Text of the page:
Countless creatures for millions of years have had active minds happening in their brains. But only after those brains developed a self as the protagonist capable of bearing witness did consciousness begin, in the strict sense, and only after those brains developed language did it become widely known that minds did exist. The Self, as the witness, is the protagonist is something extra that reveals the presence of implicit brain events that we call mental. Understanding how the brain produces that something extra, the protagonist we carry around  and call self, or me, or I, is an important goal of the neurobiology of consciousness. 

Saturday, June 23, 2012

Tuesday, June 19, 2012


COGNITIVE PSYCHOLOGY FOR DAILY LIFE: Disorder of attention: The only disorder of attention is attention deficit. Persons suffering from from generalised anxiety disorder often complain that they c...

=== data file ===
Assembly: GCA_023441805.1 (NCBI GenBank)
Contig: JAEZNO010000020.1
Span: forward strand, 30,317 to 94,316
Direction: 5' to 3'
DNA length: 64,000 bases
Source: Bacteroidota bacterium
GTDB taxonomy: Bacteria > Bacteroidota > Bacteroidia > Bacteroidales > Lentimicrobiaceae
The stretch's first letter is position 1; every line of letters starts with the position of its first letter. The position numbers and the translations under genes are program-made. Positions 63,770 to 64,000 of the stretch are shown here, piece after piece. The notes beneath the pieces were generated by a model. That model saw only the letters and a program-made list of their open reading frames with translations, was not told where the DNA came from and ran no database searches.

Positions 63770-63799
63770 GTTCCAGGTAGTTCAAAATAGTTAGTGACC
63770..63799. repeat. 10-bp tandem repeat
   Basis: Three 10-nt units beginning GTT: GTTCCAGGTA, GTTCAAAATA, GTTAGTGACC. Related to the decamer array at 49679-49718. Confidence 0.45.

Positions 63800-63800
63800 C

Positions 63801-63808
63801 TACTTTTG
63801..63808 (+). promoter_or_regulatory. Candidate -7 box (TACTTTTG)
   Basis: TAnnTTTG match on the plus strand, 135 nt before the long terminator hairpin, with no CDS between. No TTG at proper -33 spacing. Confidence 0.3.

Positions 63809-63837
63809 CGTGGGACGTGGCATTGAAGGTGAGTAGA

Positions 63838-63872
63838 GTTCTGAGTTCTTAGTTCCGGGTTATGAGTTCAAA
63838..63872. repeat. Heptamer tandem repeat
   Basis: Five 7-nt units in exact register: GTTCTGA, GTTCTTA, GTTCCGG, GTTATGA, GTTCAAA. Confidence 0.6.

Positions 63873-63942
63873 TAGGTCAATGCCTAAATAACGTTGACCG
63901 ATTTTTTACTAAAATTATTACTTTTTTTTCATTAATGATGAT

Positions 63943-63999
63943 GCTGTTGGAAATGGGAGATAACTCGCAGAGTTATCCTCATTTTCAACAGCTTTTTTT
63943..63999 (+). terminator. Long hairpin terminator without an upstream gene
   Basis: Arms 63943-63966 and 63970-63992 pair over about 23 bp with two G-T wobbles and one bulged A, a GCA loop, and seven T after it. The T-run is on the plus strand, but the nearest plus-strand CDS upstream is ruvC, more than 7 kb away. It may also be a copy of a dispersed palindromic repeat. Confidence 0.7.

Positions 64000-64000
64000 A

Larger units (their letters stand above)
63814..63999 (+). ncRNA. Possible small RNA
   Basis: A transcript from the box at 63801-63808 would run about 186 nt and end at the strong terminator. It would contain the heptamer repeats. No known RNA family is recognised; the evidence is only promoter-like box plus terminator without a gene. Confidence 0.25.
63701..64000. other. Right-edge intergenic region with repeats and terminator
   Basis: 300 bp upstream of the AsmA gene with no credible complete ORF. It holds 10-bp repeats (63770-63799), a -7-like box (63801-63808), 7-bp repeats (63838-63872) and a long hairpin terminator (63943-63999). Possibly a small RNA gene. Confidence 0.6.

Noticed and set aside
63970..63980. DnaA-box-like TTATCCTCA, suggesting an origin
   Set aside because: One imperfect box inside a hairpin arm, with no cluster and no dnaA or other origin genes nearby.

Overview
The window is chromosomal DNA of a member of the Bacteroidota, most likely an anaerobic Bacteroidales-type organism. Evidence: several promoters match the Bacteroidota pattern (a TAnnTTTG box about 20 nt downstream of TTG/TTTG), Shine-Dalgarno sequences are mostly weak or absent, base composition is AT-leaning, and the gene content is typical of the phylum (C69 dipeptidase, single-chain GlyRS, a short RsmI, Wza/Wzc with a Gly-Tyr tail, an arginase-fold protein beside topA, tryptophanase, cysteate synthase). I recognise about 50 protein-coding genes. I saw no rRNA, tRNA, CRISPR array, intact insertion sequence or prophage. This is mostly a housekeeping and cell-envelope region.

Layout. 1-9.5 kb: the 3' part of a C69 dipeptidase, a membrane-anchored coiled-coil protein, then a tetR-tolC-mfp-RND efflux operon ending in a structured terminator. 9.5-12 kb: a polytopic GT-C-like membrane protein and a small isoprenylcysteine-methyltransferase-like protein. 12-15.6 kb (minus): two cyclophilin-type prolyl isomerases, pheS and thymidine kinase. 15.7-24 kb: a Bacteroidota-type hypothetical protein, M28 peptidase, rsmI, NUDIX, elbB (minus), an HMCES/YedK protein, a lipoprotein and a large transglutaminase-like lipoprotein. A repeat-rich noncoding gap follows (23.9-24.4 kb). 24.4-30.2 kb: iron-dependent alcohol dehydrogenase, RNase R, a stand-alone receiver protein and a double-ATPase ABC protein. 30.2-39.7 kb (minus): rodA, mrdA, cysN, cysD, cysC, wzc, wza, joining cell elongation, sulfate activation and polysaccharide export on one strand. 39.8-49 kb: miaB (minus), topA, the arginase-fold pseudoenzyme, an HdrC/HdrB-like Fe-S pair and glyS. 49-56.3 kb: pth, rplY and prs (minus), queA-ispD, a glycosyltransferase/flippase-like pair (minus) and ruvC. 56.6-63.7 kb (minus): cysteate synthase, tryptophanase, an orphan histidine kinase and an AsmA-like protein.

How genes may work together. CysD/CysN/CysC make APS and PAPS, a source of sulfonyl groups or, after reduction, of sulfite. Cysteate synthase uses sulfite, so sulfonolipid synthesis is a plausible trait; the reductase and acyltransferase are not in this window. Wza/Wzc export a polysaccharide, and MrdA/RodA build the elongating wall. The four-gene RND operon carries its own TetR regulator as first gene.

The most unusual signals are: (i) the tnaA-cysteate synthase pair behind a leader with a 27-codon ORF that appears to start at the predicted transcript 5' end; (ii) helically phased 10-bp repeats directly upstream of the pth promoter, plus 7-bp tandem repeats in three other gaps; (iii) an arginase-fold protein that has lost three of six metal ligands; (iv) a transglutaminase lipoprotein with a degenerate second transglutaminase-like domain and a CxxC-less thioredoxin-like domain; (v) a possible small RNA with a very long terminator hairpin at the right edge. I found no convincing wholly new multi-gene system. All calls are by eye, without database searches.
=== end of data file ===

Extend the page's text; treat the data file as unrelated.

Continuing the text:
Monday, May 21, 2012

Curse of knowledge and other cognitive biases that lead to wrong decision making

A person may be consciously biased towards or against an ideology, a political party, a religion, a creed, a caste, a country, an ethnic group etc. But a cognitive bias is different from such conscious partisanship. Cognitive bias is an unconscious psychological process which guides the individual in decision making without the individual’s conscious awareness. It is the result of perceptual distortion, inaccurate judgment, or illogical interpretation of facts. A conglomeration of these is called irrationality.
Cognitive biases are the result of distortions in the human mind that always lead to the same pattern of poor judgment, often triggered by a particular situation. But how can one person decide the judgment of another person poor? In order to decide the judgment to be poor there should a standard of “good judgment”.  In scientific investigations of cognitive bias, the source of “good judgment” is that of people outside the situation which is presumed to cause the poor judgment or a set of independently verifiable facts.